Signs of Child Abuse and Neglect

Any intentional harm or maltreatment to a child under the age of 18 by a parent, caregiver or person in a custodial role, such as a teacher or clergyman, is considered child abuse or child neglect. You can help an abused or neglected child by learning how to recognize child abuse and neglect and knowing when and how to report it. Here's a brief guide to the process.

How to Recognize Child Abuse and Neglect

A child who's being abused or neglected may be afraid to tell anyone about the abuse because they fear or want to protect the offender. For this reason, it's important for you to be able to recognize abuse or neglect and report it on the child's behalf.

Physical Abuse

Physical abuse involves causing physical harm or injury to a child. Signs of physical abuse include:

  • Frequent unexplained injuries, such as burns, bruises, bite marks or broken bones
  • Increased alertness or watchfulness
  • Wears inappropriate clothing to hide injuries, such as sweaters on hot days
  • Reluctance to change for, or partake in, physical activities, such as swimming or gymnastics

Sexual Abuse

Sexual abuse involves exposing a child to sexual situations or materials. Signs of sexual abuse include:

  • Trouble sitting or walking
  • Sexual knowledge or behavior that's inappropriate for his or her age
  • Unexplained stomach aches or genital pain
  • Frequent urinary infections

Emotional Abuse

Emotional abuse involves exposing a child to frightening, threatening, humiliating or intimidating language or behavior. Signs of emotional abuse include:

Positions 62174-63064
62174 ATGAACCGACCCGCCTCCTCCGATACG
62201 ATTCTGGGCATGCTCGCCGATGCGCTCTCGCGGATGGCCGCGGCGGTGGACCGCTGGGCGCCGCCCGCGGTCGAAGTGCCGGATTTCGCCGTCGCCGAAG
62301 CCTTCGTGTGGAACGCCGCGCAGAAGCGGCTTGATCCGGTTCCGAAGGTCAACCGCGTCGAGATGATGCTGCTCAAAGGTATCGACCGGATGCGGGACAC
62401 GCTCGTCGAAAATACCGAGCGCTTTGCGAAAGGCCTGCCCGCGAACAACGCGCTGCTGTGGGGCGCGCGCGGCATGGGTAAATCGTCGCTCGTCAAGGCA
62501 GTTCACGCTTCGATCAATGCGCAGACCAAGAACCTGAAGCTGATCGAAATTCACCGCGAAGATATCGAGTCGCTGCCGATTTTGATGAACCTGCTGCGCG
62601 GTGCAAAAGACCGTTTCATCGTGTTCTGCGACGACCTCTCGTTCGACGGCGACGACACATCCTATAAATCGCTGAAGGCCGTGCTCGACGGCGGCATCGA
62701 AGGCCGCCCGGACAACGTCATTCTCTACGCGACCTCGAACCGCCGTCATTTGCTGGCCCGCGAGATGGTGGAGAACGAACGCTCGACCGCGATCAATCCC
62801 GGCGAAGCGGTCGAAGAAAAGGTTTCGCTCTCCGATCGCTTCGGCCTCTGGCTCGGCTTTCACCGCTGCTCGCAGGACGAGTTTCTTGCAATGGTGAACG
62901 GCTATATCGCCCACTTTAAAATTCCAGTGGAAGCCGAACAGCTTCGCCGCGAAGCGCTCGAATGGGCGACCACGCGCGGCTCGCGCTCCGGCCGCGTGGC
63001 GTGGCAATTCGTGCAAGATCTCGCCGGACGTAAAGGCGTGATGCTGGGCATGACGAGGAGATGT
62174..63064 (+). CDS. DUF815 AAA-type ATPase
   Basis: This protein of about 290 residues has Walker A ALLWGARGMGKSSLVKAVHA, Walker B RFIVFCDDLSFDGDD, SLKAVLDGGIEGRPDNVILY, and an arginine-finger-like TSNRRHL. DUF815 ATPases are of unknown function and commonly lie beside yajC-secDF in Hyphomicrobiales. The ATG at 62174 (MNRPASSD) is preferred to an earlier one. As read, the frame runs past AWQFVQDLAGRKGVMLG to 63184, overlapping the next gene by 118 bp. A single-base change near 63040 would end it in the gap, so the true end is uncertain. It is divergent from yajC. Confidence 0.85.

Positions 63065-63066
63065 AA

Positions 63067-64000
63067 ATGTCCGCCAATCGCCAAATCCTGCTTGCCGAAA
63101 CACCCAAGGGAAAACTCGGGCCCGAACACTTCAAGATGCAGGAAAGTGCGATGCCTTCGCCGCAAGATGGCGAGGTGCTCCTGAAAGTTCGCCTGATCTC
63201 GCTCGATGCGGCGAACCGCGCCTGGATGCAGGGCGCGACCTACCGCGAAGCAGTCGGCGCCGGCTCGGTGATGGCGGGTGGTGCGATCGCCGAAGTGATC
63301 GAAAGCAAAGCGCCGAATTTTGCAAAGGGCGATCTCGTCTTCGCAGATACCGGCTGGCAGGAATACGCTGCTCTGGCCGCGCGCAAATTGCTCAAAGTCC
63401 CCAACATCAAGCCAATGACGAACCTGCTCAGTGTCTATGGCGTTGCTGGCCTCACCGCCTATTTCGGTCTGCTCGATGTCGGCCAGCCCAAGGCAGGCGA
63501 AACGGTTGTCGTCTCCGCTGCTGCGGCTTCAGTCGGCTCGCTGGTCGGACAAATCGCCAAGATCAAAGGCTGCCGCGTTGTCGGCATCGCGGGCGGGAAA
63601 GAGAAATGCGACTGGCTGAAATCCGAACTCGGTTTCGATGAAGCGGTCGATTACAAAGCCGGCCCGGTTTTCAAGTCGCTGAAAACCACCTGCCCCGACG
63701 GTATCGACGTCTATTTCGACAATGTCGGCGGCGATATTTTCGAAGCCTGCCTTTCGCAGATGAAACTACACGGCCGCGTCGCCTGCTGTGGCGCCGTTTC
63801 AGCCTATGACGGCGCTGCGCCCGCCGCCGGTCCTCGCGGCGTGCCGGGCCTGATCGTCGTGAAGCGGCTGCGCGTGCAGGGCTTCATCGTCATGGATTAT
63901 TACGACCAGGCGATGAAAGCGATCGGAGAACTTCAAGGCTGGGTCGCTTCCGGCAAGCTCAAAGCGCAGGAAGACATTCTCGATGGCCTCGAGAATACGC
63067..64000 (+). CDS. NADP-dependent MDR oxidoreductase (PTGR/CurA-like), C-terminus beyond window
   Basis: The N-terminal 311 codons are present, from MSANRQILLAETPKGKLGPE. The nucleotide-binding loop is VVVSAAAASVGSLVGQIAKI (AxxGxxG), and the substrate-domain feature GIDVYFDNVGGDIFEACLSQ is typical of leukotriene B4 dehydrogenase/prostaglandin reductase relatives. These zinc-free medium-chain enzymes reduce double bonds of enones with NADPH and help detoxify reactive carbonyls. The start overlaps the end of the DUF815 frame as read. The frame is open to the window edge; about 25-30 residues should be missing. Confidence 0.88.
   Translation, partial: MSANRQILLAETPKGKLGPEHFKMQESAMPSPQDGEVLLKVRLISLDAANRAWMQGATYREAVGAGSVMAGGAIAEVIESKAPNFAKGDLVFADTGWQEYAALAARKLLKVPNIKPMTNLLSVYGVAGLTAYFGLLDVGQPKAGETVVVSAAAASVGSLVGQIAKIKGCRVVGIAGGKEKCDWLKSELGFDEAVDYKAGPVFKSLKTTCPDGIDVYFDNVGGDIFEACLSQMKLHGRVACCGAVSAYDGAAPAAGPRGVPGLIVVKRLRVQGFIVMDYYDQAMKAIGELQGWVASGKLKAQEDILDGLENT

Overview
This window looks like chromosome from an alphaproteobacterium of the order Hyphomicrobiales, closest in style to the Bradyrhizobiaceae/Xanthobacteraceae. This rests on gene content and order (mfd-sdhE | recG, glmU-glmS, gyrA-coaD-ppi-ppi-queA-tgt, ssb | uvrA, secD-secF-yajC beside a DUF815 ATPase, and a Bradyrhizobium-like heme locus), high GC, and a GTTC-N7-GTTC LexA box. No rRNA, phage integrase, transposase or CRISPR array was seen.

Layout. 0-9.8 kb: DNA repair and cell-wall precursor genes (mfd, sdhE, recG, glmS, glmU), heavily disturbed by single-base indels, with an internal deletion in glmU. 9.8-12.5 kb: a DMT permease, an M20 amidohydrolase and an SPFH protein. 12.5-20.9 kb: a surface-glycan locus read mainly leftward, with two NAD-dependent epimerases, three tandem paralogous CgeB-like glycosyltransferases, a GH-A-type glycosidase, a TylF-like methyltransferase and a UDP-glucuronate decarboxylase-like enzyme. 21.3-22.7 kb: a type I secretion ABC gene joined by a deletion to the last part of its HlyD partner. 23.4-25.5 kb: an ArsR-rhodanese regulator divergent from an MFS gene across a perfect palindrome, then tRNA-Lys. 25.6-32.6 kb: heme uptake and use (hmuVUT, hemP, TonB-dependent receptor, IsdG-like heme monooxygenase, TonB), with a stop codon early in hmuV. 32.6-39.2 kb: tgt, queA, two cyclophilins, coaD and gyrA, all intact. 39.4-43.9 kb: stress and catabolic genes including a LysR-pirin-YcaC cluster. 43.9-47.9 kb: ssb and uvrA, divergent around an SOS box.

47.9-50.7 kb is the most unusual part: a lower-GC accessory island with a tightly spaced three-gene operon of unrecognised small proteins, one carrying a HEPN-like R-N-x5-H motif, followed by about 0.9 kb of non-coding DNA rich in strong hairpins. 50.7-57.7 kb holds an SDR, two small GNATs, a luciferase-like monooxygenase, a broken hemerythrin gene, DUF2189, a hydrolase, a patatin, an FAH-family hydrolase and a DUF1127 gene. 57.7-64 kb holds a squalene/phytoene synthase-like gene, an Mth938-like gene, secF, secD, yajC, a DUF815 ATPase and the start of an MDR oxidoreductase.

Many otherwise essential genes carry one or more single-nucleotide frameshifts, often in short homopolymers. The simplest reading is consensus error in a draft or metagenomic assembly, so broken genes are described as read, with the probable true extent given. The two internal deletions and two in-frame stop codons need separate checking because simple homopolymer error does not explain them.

• Extreme behavior, such as extreme passivity or shyness
  • Loss of self-esteem or self-confidence
  • Social withdrawal
  • Sudden lack of concentration or underachievement

Child Neglect

Child neglect involves failing to provide for a child's basic needs. Signs of child neglect include:

  • Poor personal hygiene
  • Untreated dental or medical problems
  • Frequent lack of adult supervision
  • Excessive hunger

The presence of a single warning sign doesn't mean that child abuse or neglect is occurring, but when these signs appear repeatedly or in combination, you should take a closer look at the situation.

When to Report

If you suspect a child is being abused or neglected, report it immediately. A professional can then decide whether your concerns warrant an investigation or a referral to another service.

Where and How to Report

If the child requires emergency attention, call 911. Remember to inform the emergency personnel that you suspect the child is being abused or neglected.

If the child doesn't require emergency attention, call any of the following to share your concerns:

  • Childhelp National Child Abuse Hotline: This toll-free national hotline is available 24/7 and provides free access to trained crisis counselors. The counselors can't report child abuse or neglect on your behalf but can offer crisis assistance, information and referrals. Contact the Helpline at 1-800-4-A-CHILD (1-800-422-4453).
  • Your local child protective service or law enforcement agency: Each state has its own system for receiving and responding to reports of child abuse and neglect. Many states have a toll-free number you can call to report your concerns. To find out who to call, consult the Child Welfare Information Gateway publication, State Child Abuse Reporting Numbers.

Reports of suspected child abuse or neglect are confidential by law. Unless you're a mandated reporter, you can file a report without giving your name.